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Prevalence of Giardia intestinalis with other co-infecting parasites in Barak Valley, Assam, India: a molecular approach

Roy, Madhumita, Singha, Baby, Dhar, Debadatta, Roychoudhury, Shubhadeep
Journal of parasitic diseases 2019 v.43 no.3 pp. 426-442
Blastocystis, Cryptosporidium, Entamoeba, Giardia lamblia, diarrhea, females, humans, males, microscopy, mixed infection, oligodeoxyribonucleotides, parasites, parasitoses, polymerase chain reaction, rivers, staining, India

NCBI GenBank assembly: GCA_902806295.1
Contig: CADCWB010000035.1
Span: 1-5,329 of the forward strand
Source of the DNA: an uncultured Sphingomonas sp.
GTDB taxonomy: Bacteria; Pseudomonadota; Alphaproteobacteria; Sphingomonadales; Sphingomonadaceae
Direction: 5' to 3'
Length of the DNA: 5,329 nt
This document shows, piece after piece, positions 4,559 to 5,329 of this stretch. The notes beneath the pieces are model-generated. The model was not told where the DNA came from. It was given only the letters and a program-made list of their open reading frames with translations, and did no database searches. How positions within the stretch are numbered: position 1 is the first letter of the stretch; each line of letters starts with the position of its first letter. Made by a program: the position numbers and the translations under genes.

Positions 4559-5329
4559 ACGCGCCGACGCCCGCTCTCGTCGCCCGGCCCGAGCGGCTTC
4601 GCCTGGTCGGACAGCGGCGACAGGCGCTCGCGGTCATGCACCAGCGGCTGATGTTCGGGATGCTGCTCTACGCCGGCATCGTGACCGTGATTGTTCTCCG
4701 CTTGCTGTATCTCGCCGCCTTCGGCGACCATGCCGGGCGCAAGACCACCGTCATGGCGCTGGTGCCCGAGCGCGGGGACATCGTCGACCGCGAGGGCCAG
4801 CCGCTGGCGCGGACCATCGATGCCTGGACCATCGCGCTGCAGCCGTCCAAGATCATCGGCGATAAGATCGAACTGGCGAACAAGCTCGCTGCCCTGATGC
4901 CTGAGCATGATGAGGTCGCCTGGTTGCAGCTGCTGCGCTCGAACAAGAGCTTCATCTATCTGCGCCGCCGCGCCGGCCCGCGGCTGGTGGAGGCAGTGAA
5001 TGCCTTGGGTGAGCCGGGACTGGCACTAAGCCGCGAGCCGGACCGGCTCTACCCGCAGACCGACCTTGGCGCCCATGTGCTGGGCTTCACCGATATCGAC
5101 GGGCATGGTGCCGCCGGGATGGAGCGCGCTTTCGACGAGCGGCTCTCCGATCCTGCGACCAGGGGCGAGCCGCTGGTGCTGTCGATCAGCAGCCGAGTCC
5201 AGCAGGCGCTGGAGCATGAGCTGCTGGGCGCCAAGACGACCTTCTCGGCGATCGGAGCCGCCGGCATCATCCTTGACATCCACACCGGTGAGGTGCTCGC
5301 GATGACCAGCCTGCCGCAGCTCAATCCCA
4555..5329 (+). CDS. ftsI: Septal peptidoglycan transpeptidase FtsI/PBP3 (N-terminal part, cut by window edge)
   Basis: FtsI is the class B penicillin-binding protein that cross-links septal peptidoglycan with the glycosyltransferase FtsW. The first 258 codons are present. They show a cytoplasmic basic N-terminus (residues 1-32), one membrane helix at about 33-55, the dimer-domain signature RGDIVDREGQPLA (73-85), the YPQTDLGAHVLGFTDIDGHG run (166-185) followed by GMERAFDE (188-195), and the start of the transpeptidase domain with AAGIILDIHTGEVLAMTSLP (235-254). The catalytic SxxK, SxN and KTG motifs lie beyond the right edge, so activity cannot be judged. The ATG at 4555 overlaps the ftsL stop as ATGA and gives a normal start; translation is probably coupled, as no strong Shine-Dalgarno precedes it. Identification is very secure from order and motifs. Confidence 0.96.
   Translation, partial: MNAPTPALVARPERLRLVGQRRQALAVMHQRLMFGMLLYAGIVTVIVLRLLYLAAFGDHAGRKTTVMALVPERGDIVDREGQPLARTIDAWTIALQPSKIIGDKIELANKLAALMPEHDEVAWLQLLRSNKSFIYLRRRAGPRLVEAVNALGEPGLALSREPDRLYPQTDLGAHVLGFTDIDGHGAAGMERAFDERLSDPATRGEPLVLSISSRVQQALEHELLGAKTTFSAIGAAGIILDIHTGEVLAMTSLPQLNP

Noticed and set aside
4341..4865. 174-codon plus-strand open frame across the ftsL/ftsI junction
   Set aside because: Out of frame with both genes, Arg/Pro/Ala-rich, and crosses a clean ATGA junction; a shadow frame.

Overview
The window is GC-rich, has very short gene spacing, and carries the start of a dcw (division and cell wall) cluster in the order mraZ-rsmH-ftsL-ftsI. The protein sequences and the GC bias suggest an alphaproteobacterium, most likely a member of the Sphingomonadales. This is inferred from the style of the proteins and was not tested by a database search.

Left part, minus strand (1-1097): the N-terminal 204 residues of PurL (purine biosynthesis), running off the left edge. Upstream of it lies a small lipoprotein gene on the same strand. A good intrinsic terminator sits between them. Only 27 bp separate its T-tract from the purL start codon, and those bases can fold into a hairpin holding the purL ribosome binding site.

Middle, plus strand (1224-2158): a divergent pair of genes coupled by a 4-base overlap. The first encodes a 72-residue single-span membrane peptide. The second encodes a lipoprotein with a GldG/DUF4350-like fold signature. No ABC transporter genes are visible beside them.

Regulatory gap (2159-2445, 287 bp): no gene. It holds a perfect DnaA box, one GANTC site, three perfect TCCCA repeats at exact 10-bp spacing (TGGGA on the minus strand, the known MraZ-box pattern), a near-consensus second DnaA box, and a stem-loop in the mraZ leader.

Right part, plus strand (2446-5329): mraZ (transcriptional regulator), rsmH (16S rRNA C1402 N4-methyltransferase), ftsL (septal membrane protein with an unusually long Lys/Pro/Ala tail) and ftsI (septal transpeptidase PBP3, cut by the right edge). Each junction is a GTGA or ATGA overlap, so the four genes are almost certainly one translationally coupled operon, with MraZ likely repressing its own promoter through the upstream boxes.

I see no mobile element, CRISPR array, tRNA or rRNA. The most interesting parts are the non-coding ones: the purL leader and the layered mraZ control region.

Giardia intestinalis was included in the World Health Organization’s Neglected Disease Initiative in 2004 as it may range from asymptomatic to chronic or severe diarrhoea and chronic disorders post-infection. The present study aimed to find out the rate of sole infection of G. intestinalis and co-infection of this with other protozoan parasites among the inhabitants of Barak Valley region of Southern Assam by conventional and molecular detection. A total of 1168 samples were collected from different groups of individuals, all the collected samples were subjected to microscopy after specific staining by Lugol’s iodine solution, Trichrome staining and modified ZN staining procedures. Microscopically positive samples were further confirmed by PCR using specific primer sets. Of the total no. of samples, 267 (22.85%) were positive by PCR for G. intestinalis with a little higher rate of infection in female (24.06%) (OR = 1.2192, CI = 0.9262 to 1.6049) than male (21.27%). The rate of infection is comparatively higher (25.93%) in the age group of 0-5 years (OR = 1.9149, CI = 1.2558 to 2.9200). In 196 samples G. intestinalis co-existence was observed and detected by PCR with some other protozoan parasites like Entamoeba spp., Cryptosporidium spp. and Blastocystis spp. The rate of infection was higher (31.96%) among the participants who collected water from river. Least of the participants showed diarrhoeal symptoms (18.18%) but majority (28.45%) complained for having abdominal cramps (OR = 1.3402, CI = 0.8815 to 1.7855). Among the human infective assemblages, assemblage specific molecular detection revealed the rate of infection of assemblage B was comparatively higher (60.30%) than assemblage A.